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High profile domestic violence cases shed light on silent epidemic

Controversies surrounding former Baltimore Ravens running back Ray Rice and others have given rise to domestic violence issues among the public consciousness.

But at its heart, domestic violence is a visitor that darkens the doors of both the wealthy and impoverished alike.

“You can be a pauper and be a victim of domestic violence or you can be a millionaire and still have domestic violence in your home,” said Greenville Police Chief Lonzo Ingram.

“Women who are affected by domestic violence tend to get comfortable in an uncomfortable situation. Whether it’s the way you were raised or how you saw your mother treated — sometimes, people tend to think unless they’re taught different that that’s the way you deal with these kinds of problems you have in the home, which is certainly not true.”

Ingram said that domestic violence might be on the rise within Butler County, though it’s difficult for him to pinpoint the cause.

According to weekly police reports obtained from the Greenville Police Department, the Camellia City saw 16 counts of domestic violence in the month of August alone.

The trend is similar around the state of Alabama, with 3,186 domestic violence incidents being reported in 2013 according to the Alabama Criminal Justice Information Center.

Women accounted for the overwhelming majority of victims, with 21 percent of victims being the wife or ex-wife of the offender, and 47 percent being the girlfriend or ex-girlfriend of the offender.

Despite that, 21 percent of domestic violence victims were males.

Ingram added that the fact that victims often refrain from speaking out about the abuse could cause a disparity between pubic awareness and the number of cases.

“So many times, it escalates,” Ingram said.

“It starts with a slap, and then it starts with two or three slaps, and then it starts with a downright beating, and the next thing you know, somebody’s dead.  Either the victim is dead, or the offender because the victim has enough at some point and kills the offender.”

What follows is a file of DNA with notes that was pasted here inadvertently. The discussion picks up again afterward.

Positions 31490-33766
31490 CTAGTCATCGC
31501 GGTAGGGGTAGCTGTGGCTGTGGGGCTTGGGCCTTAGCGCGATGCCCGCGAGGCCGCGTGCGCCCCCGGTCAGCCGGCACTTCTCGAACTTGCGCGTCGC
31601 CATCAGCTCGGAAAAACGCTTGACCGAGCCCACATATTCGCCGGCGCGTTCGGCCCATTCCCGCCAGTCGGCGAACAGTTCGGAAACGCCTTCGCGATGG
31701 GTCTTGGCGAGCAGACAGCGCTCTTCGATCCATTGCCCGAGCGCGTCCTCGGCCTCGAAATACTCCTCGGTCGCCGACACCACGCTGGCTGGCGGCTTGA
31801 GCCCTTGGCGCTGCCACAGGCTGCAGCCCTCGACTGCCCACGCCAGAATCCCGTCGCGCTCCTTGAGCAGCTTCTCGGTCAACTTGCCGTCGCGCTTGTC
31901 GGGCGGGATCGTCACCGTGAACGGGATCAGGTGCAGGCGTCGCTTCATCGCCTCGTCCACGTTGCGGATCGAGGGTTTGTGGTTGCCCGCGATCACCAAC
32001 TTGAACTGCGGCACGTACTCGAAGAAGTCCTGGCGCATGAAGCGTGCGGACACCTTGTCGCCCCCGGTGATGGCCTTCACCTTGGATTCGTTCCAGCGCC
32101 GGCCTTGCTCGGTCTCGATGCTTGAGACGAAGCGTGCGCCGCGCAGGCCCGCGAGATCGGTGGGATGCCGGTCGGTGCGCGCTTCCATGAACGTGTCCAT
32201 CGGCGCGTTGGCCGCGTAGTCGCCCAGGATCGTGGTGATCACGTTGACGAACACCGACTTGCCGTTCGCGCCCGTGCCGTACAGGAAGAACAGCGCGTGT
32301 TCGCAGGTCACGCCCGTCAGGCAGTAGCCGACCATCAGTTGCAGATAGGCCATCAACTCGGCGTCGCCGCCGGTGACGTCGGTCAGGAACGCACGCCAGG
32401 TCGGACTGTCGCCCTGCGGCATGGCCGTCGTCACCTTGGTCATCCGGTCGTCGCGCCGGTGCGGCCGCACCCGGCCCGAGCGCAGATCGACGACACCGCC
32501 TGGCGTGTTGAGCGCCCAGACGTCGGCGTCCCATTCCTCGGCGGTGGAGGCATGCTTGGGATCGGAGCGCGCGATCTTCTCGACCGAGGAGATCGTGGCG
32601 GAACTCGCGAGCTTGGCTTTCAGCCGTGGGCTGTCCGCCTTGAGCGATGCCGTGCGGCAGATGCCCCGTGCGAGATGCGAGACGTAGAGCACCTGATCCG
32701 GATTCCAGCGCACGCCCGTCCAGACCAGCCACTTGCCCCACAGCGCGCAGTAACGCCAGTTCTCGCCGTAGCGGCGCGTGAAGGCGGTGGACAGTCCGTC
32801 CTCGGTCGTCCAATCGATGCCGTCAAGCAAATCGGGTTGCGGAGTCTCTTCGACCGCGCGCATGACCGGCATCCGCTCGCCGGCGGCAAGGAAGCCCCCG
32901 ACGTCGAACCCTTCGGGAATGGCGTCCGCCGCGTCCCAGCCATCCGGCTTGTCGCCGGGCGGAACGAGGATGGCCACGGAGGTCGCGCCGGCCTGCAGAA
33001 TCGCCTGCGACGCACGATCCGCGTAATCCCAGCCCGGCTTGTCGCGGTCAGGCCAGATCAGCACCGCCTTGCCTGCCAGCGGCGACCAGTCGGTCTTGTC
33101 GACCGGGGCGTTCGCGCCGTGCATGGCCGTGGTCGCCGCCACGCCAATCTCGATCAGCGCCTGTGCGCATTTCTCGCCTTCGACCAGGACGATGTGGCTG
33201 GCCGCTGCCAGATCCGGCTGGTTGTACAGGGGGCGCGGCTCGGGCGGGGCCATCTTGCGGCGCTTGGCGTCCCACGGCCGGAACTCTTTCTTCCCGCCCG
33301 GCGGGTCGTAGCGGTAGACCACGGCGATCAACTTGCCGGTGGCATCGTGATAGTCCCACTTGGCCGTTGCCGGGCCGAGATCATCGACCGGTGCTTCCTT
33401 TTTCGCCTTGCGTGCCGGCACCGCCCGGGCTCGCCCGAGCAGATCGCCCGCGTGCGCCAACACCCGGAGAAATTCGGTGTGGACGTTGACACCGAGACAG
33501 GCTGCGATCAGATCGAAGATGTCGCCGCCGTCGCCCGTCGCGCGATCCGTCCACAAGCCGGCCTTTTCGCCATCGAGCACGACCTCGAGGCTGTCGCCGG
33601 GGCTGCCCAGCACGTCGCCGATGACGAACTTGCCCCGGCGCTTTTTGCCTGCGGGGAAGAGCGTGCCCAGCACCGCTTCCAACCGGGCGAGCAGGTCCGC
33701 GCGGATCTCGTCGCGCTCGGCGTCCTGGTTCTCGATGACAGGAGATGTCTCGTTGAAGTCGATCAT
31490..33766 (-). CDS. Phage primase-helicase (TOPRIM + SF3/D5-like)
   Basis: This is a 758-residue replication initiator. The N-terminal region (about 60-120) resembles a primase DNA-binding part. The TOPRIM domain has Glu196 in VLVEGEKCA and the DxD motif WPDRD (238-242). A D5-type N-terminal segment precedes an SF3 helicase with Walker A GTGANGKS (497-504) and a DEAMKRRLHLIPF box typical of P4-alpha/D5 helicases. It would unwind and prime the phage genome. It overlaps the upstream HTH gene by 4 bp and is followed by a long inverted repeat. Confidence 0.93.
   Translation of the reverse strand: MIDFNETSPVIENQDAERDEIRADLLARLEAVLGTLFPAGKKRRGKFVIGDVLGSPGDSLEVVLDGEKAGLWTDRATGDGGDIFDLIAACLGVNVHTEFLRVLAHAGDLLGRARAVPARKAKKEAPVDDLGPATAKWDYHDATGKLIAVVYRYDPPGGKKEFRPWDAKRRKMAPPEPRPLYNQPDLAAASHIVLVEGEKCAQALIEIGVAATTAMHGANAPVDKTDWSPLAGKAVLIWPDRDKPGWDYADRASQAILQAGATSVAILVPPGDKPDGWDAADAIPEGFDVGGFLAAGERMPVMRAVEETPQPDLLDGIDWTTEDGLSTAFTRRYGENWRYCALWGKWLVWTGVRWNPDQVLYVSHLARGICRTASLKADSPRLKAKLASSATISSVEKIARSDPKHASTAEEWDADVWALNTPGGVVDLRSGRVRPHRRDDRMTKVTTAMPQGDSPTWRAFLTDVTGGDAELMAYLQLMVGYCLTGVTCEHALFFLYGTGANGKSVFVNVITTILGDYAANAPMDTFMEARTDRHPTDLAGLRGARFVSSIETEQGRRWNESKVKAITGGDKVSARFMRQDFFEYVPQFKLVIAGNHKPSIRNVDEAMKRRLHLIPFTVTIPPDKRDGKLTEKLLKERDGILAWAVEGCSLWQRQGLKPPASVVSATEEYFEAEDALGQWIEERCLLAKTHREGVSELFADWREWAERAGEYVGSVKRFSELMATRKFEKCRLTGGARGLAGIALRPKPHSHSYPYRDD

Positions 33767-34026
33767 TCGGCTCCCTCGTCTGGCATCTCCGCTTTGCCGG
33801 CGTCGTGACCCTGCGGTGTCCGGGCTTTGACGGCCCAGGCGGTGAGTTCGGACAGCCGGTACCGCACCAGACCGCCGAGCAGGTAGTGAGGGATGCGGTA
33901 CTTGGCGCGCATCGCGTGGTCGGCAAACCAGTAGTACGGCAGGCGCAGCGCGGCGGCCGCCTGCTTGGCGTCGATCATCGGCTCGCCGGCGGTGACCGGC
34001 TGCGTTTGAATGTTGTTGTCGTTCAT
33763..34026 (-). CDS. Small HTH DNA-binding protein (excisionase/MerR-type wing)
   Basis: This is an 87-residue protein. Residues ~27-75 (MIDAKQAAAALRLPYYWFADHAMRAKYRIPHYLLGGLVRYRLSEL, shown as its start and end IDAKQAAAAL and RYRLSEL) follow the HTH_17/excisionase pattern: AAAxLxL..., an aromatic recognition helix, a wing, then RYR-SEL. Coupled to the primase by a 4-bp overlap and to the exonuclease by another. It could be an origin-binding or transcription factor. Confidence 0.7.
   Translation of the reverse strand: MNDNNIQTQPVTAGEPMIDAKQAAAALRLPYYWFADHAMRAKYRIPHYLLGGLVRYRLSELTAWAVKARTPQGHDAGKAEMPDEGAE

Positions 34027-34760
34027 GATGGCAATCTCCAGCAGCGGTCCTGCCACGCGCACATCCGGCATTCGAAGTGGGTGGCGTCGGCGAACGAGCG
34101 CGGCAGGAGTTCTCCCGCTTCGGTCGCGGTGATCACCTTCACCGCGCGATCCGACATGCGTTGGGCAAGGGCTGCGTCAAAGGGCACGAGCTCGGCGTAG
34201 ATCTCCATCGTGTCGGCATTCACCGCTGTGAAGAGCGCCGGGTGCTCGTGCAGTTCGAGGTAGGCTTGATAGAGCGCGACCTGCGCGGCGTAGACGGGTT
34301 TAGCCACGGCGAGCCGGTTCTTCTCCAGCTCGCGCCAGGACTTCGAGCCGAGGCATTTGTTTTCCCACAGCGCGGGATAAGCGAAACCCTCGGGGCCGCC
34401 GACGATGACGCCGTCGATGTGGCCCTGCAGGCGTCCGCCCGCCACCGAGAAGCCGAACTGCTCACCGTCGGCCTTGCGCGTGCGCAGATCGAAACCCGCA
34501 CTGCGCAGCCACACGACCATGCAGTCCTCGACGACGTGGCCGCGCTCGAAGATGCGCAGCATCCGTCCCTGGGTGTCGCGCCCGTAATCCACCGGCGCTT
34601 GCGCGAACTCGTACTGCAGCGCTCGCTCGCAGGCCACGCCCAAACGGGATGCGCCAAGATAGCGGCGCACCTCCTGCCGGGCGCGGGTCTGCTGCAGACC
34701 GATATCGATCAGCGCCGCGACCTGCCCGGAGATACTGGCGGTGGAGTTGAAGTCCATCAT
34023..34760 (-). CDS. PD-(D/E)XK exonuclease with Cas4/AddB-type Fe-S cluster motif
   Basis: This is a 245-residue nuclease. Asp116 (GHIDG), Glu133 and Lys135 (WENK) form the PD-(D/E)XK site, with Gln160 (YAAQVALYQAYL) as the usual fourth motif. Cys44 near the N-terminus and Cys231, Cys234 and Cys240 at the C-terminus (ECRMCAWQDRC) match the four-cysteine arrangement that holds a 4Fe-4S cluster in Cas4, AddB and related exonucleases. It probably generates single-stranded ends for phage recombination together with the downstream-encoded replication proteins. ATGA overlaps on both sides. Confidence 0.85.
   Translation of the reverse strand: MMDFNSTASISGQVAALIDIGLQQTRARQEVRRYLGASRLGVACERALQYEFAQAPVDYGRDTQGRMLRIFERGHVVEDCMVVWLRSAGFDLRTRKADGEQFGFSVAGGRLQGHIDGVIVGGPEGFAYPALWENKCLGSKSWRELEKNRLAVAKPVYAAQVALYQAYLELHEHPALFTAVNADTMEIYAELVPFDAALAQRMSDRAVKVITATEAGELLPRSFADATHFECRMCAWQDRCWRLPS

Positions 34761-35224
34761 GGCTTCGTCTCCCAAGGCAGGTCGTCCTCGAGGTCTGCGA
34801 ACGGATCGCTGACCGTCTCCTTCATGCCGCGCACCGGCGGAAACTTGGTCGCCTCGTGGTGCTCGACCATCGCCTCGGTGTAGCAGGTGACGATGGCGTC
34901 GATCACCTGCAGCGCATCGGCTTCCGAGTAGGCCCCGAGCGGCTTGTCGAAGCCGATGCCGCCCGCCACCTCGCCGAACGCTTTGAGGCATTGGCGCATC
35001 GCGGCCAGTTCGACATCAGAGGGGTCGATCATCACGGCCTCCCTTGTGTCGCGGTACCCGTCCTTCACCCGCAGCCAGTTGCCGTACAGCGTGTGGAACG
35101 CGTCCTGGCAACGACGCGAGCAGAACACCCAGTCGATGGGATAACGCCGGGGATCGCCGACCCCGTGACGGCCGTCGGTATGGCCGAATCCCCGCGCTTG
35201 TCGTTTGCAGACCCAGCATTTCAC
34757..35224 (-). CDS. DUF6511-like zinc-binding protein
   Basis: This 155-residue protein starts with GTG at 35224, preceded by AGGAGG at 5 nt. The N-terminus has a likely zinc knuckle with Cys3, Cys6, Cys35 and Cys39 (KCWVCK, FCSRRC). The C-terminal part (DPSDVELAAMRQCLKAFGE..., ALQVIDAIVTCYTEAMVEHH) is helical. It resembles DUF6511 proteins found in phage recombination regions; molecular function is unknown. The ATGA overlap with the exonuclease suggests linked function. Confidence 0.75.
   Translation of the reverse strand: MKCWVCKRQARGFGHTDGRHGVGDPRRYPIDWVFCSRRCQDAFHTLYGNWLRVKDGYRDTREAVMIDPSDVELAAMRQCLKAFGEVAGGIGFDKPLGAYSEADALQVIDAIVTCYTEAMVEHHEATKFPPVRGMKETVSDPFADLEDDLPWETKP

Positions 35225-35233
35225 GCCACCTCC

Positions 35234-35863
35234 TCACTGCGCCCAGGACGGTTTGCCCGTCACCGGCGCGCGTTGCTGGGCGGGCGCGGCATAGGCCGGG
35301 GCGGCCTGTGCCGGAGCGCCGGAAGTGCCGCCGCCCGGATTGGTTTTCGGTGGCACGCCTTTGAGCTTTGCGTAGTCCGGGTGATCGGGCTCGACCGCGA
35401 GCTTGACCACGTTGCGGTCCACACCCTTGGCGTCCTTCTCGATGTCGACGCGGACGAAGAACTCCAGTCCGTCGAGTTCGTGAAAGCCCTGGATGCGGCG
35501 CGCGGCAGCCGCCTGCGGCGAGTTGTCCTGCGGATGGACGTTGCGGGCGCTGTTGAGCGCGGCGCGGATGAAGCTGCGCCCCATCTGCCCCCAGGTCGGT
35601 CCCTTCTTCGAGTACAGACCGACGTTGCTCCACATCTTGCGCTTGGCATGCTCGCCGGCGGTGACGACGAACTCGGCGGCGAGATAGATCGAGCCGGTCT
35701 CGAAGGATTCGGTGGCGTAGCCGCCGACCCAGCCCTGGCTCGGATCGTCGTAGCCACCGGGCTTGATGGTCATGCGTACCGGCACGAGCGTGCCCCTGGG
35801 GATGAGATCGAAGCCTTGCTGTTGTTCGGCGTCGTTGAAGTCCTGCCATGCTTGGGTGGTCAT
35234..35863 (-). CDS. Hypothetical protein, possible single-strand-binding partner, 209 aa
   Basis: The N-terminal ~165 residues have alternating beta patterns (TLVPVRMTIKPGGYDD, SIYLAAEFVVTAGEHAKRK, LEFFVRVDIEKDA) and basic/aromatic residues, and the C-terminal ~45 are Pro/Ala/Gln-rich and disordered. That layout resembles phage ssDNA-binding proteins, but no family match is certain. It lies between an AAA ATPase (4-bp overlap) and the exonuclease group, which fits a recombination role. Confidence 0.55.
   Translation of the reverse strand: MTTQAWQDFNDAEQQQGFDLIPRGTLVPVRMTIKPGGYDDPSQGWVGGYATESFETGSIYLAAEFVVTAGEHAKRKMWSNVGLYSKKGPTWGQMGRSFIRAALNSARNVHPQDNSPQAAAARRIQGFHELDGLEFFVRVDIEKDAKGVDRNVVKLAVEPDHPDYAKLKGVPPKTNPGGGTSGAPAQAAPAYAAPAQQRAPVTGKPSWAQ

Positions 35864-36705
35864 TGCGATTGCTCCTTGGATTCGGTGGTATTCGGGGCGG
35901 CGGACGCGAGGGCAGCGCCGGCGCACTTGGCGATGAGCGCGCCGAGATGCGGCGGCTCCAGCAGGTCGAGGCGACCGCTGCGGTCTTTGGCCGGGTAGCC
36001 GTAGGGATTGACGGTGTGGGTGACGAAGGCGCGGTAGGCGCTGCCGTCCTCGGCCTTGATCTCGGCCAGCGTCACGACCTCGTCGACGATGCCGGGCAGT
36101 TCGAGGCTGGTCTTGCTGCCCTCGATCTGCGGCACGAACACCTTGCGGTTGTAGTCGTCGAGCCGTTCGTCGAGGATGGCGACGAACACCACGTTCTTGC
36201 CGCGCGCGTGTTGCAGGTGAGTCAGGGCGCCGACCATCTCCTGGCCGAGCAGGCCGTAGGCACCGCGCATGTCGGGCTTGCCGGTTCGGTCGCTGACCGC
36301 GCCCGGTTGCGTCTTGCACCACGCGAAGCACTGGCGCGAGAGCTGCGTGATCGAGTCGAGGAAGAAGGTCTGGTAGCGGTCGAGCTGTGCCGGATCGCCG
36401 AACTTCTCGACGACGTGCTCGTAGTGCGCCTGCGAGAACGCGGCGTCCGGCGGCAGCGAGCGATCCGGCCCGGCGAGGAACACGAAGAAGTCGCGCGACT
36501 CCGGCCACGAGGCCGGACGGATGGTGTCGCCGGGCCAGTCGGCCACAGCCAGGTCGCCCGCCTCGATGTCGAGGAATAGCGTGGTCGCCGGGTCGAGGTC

But officers have gotten some help in diffusing tense situations.

Several years ago, the domestic violence law was changed to allow police officers to make an arrest without the victim being involved in situations where domestic violence has occurred with certain evidence present.

Those placed in jail for domestic violence can’t make bond for 24 hours, allowing for a cool-down period for all parties involved.

But oftentimes, that measure alone fails to address the heart of the problem, according to District Attorney Charlotte Tesmer.

“I think statistics will tell you that most victims go back to their abusers six or seven times before they actually leave,” Tesmer said.

“So many times the abuser has the upper hand because — not always but most of the time — the abuser is a male and he is the breadwinner of the family and is controlling in that nature, so the woman feels trapped.”

Tesmer added that the barriers facing victims are just as often psychological in nature as they are physical or economic, leaving the abused convinced that they have no other choice or that no one else would want them but their abuser.

“And of course, after the abuse takes place, they say ‘I’m sorry,’ ‘I won’t ever do it again,’ ‘please let me come back home,’ and that sort of thing,” Tesmer said.

“Usually, I tell my victims that if you’ve got children, and you’re allowing someone to beat you, you’re teaching your children that it’s OK.  It’s teaching your girl children that it’s OK if a man beats you, and you’re teaching your male children that it’s OK for you to beat somebody.”

But there are several options available to victims of domestic violence within Butler County.

“If someone needs assistance in getting out of the house, we can put them in touch with the Family Sunshine Center, and we partner with them to try to find single housing for the victims and their children,” Tesmer said.

“The problem with that is that most of our victims want to stay here in Butler County.  They don’t want to be in Montgomery, but Montgomery is our closest resource.”

“There’s a victims services officer at DHR,” Ingram added.

“The main thing is to let people know that there are resources out there that you can turn to for help with that situation.”

The Family Sunshine Center has a 24-hour crisis line that can be reached at 1-800-650-6522.